Orphaned Land - Music from the promised land
The year just started, but Orphaned Lands’ newest album The Never Ending Way of ORwarriOR is definitely one of the best releases of 2010. Its intriguing title, the way it was created and the bands’ background did leave me with a couple of questions. Frontman Kobi Farhi was kind enough to answer them.
First of all, I want to congratulate you with the new album. It took quite some time to produce it. What were the main reasons that it took almost five years to create?
'Thanks for the compliments! Well, it is no big news that Orphaned Land is taking time to record a new album, isn’t it? Actually, we started to work on the album seriously in 2007, and we were planning to release it in 2008. But because we are perfectionists with our music, we felt at that time that the band was not completely ready to enter the studio. Some of us had some personal engagements, and the story of the album needed some more work. Instead of rushing things, we decided to allow ourselves to be fully committed and ready to deliver the album we wanted. We believe that it was a right decision when we see the result… and deriving from the feedback of fans and press they see things the same.'
Could you tell in your own words what the concept of the new album is?
'The concept is an extension of the themes that we already developed in our previous releases, what we call the "Tango between God and Satan". You can relate it to all concepts dealing with dual forces, like the Yin Yang or the opposite forces between light and darkness. This time it is focused on a personal level with the story of the warrior of light. This warrior could be each of us, and the album is about his journey through a personal development dealing with the forces of light and darkness. This is why he receives a different name along the album, like “ORwarriOR” or “Baraka”, marking the different levels of his development. The story explores all stages in the life of the warrior, from the hardest times “In the Abyss” to the highlights of going in peace and finding his faith.'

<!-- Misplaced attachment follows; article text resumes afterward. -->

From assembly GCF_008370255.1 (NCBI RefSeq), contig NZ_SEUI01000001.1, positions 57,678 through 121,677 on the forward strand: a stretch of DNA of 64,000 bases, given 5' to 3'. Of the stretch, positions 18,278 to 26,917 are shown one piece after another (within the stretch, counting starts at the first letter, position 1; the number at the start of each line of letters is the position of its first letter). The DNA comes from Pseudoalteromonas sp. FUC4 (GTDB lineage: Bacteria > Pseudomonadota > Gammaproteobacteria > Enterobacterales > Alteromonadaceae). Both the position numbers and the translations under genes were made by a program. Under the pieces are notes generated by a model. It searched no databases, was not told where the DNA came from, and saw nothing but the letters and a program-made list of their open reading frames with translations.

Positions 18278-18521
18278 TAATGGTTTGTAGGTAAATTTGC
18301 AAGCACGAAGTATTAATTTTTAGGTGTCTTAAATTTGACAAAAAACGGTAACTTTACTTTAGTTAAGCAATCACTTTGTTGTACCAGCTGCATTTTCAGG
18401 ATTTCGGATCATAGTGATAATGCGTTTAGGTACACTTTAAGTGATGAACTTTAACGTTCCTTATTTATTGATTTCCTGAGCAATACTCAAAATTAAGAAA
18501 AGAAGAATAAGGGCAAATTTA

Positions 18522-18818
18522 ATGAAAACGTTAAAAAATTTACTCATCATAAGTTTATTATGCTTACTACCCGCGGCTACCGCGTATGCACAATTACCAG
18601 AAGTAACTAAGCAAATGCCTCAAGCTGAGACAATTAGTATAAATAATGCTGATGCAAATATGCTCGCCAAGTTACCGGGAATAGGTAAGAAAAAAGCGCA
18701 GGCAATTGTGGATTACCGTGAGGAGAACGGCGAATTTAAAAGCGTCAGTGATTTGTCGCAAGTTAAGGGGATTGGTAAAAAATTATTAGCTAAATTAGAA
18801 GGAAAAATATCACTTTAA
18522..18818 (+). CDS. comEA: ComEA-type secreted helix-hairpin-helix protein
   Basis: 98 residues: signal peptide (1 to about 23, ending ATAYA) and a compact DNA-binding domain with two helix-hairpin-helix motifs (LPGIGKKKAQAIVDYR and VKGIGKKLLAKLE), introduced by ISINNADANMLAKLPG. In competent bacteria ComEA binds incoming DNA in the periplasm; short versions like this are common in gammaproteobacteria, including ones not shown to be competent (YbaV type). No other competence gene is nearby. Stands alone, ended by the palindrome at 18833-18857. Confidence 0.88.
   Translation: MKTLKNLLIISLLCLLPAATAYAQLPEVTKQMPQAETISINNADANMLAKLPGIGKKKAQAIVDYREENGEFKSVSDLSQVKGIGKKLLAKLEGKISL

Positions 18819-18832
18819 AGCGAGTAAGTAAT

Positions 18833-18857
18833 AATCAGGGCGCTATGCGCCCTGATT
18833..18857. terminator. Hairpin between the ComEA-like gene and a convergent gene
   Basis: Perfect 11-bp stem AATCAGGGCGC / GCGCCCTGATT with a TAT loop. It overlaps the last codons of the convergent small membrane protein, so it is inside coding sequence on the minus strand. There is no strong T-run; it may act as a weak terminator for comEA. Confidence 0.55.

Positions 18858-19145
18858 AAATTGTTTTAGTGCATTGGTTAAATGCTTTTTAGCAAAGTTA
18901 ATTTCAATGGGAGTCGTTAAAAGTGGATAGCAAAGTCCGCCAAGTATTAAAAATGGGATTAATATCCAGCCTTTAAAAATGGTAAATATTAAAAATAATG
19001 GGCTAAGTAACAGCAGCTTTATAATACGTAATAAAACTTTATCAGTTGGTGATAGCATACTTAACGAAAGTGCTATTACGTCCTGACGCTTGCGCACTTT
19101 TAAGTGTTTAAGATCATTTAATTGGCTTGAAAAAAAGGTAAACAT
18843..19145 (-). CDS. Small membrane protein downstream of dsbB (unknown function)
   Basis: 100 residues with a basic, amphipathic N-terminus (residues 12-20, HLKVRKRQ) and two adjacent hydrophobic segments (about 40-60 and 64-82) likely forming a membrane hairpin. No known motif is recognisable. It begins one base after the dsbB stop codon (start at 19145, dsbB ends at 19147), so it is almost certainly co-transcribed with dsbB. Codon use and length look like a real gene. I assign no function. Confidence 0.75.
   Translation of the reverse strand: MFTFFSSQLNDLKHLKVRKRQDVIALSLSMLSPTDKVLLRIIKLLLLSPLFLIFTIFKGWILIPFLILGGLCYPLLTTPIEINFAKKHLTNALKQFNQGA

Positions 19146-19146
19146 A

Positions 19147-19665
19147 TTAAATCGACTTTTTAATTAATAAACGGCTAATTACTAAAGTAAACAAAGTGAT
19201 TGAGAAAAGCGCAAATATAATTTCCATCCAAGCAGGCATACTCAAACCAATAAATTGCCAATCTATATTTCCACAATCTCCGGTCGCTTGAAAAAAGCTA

How did you get in touch with Steven Wilson? And how was the recording experience with him?
'We met around 8 or 9 years ago when he came to Israel for the promotion of a Porcupine Tree album. I was working for the distributor of the album in Israel and as every band will do in this situation, I gave him a copy of Sahara and El Norra Alila albums so he could “listen to my band”. It happens that he got interested in Orphaned Land’s ideas and musical journey and he thought he could help the band to reach another level. So we kept in touch and the idea of collaborating naturally came up. Steven Wilson explains this story in more details from his side in the documentary movie “A Heaven You May Create”, which is done by our drummer Matna Shmuely and comes as a bonus DVD with the limited edition of the album. Needless to say that it was a fantastic experience for us to work with him, first of all because we like very much what he did with bands like Opeth and second to none because he is a real professional with the sense of detail and perfection like we do! But I believe he learned a lot as well as he was not used to work with such complex music and oriental sounds in particular, as he stated in the documentary.'
The cover picture of your website is quite intriguing. The three main religions are represented. You claim that you aren’t a religious band. But in private, are the members of Orphaned practitioners of different religions? Or not at all?
'Indeed the band is not religious; I prefer to say we are a spiritual band. Orphaned Land wants to bring a message of unity and hope. So, we tried several things as promo pictures for the new album. But at the end of day we were really not happy with what came out. So we sat down, trying to get some advice from the outside the band as well. And then the questions came: “Who are we as band? What are we trying to say?” It became obvious that we are from Israel, where the three monotheistic religions are living together and originate from. If you are religious or not, this is what Jerusalem is known for without a doubt. Furthermore, we wanted to portray our message and what happens with the band: a Jewish crowd singing in Arabic when we play in Israel, Muslim fans singing in Hebrew when we play in Turkey; put them all in the same venue, it would be still everyone together under the same banner… How can we put all of this in a picture? And this is how we came up with this photo: Muslims praying like Jews, Jews praying like Muslims and me in the middle as Jesus to represent Christianity. And suddenly everything fitted together: who we are, where do we come from, what is the band about. I have to be honest, as a band we liked the idea, but it was not without discussions and fights on a personal level! This picture is called “Utopia – A Heaven You May Create”. The title speaks for itself… I won’t answer for the personal practice of a religion for each of us, because that is a personal matter, but at least you get the background of the story of this “intriguing” band photo!'